Mark 1:40-45 tells of Jesus' healing of a man with a skin condition (scholars are all agreed now that the symptoms of what was traditionally translated as leprosy in the Torah is not what we now call leprosy but a general term for skin conditions). The man comes to him, begs on his knees, and tells Jesus that if he's willing, he can make him clean. There's a textual debate over what happens next. Most translations say that Jesus is filled with compassion and heals him. Most scholars favor the alternate textual reading that Jesus was angry and healed him, and I think they're right. I also think this reveals something about Jesus's character that's worth reflecting on for a little bit, something that reminds me of another powerful display of emotion on Jesus' part in the gospel of John.
Jesus' first words in the gospel of Mark are "The time is fulfilled, and the kingdom of God is at hand; repent and believe in the gospel." (Mark 1:15, ESV) Paul summarizes the ministry of John the Baptizer: "John baptized with the baptism of repentance, telling the people to believe in the one who was to come after him, that is, Jesus." (Acts 19:4, ESV) The nouns for repentance and faith/belief appear together again in Acts 20:21. I'm wondering if there's a connection between the two concepts and that they're not just two indepedent commands, as I think this sort of statement is often taken, but one command put two ways.
Paul's statement about John in Acts 19 seems to be saying that John's message was to repent, i.e. to believe in the one who was to come after him, Jesus. In the next chapter, Paul tells the Ephesian elders in his farewell address to them that the message he preached was of "repentance toward God and faith in our Lord Jesus Christ" (the same Greek word is used for faith here and belief in the other two passages). One further passage makes the connection. The author of Hebrews says his recipients don't need to keep laying the basic foundation but need to move on to deeper things. That basic foundation is " of repentance from dead works and of faith toward God". The same one foundation is those two things. So maybe they're not really two things at all. We might read the statement in Mark a little differently in light of all this.
And Jesus came and said to them, "All authority in heaven and on earth has been given to me. Go therefore and make disciples of all nations, baptizing them in the name of the Father and of the Son and of the Holy Spirit, teaching them to observe all that I have commanded you. And behold, I am with you always, to the end of the age." (Matt 28:18-20, ESV)
I realized something at a baptism last year about Matthew 28's Trinitarian formula. It doesn't just use a Trinitiarian formula that assumes enough of a parity between Father, Son, and Holy Spirit to put them in the same sentence in parallel. I've seen commentators mention this, but it's not a strong enough argument that all three persons of the Trinity are fully God. After all, you could list God, the church, and the world in parallel like that, although here there's a sense of commonality and joint authority in addition. One thing occurred to me that I had to go check the Greek to be sure of. Jesus talks about the name of the Father, the Son, and the Holy Spirit. This 'name' is singular, one name for the Father, the Son, and the Holy Spirit. The name of the Father is 'YHWH' (Hebrew at the time didn't have written vowels), also called the tetragrammaton and covenant name of God. I can't think of another name that these three persons could share. Anyway, that's not the sort of thing those who deny the Trinity but want to affirm the scriptures will be able to deal with easily. Even the fact that there's one name they fall under is some threat to that view.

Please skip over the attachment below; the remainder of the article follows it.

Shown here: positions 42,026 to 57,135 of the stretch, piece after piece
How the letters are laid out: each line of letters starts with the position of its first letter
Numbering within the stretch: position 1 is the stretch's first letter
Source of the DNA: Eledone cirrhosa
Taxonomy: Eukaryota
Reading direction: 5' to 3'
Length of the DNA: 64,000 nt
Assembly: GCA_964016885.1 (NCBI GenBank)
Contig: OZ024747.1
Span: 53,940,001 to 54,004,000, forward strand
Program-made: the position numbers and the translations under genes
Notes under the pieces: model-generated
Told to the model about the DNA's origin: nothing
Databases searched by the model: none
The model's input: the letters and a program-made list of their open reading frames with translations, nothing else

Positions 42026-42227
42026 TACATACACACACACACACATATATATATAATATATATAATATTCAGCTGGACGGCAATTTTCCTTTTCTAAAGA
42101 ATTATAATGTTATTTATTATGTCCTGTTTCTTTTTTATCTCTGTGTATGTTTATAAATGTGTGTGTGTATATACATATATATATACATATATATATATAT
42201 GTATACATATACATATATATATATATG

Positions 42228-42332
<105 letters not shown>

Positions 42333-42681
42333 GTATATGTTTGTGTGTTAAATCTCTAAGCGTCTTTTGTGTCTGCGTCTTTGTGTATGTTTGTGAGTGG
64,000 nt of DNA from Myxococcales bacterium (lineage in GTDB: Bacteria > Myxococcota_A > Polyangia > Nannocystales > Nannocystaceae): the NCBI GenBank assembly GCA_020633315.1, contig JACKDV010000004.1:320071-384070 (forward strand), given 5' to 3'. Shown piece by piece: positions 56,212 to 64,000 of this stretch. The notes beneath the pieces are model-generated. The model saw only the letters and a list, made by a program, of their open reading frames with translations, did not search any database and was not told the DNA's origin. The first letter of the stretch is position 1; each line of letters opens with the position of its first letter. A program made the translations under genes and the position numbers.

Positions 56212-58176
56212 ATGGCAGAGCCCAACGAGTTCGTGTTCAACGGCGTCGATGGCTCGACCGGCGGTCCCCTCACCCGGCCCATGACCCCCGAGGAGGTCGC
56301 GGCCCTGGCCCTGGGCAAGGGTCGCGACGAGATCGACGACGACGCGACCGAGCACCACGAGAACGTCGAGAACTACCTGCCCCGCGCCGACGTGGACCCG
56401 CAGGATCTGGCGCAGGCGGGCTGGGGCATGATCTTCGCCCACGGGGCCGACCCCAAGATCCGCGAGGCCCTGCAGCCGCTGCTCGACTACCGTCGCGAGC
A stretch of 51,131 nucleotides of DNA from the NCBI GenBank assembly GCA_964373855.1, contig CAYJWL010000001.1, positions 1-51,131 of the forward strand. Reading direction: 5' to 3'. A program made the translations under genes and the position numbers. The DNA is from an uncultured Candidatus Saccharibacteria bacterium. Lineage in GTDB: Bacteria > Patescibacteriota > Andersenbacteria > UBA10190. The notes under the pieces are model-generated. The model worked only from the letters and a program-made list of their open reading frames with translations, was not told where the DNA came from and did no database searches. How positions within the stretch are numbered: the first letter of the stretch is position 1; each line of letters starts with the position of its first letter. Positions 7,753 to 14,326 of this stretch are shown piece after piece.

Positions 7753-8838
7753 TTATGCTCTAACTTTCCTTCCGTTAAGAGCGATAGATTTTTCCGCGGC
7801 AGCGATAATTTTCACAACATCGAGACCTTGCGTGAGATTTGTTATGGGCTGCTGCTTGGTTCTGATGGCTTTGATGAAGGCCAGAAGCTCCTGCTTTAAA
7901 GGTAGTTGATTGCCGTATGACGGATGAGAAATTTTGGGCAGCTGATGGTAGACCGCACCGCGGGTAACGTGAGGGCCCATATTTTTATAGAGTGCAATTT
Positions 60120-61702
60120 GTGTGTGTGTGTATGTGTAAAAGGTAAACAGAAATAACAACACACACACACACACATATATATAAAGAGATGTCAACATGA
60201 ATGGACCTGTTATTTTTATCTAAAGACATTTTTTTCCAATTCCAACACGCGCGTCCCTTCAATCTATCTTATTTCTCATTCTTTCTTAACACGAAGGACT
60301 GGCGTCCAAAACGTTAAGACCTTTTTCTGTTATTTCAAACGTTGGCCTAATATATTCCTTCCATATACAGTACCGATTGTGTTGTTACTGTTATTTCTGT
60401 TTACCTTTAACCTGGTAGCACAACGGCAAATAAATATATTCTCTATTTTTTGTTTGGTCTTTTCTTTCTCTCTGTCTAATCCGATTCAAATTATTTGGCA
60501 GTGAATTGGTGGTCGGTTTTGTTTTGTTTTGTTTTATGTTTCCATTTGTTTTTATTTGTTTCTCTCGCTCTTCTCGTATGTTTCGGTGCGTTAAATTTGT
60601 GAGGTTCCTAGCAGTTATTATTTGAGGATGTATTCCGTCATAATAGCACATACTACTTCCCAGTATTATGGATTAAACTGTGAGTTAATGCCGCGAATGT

I think the clearest statement at least of the divinity of Jesus is in Philippians 2:1-11, but it will take some work to draw it out. Some common misreadings of what Paul says there (due to the infelicities of English renderings) hinder what I think would have been an obvious implication of the text to its original readers.
John Owen argues for the view Reformed thinkers call limited atonement, basically the view that Christ's death was only for the sake of those who would be saved. Since those who never become saved never take advantage of the atonement, in what sense is it for them? Their sin is never atoned for. His argument is slightly for a more detailed, though it's very short and worth looking at.
I think Owen gives a good argument for limited atonement (or what more recent theologians have preferred to call particular atonement, which I think is just as obscure a term). But what about I Timothy 2:5, which says that Christ Jesus gave himself as a ransom for all? What about John 3:16, which says that God's love is for the world that anyone who believe in him will have eternal life? Reformed thought has an easy answer to the second part. Those who do end up believing, i.e. those chosen by God to believe, will have eternal life. But what about God's love for the whole world? What about God's desire that no one die in Ezekiel 18:23 and Ezekiel 33:10? This essay is intended to sort out such issues.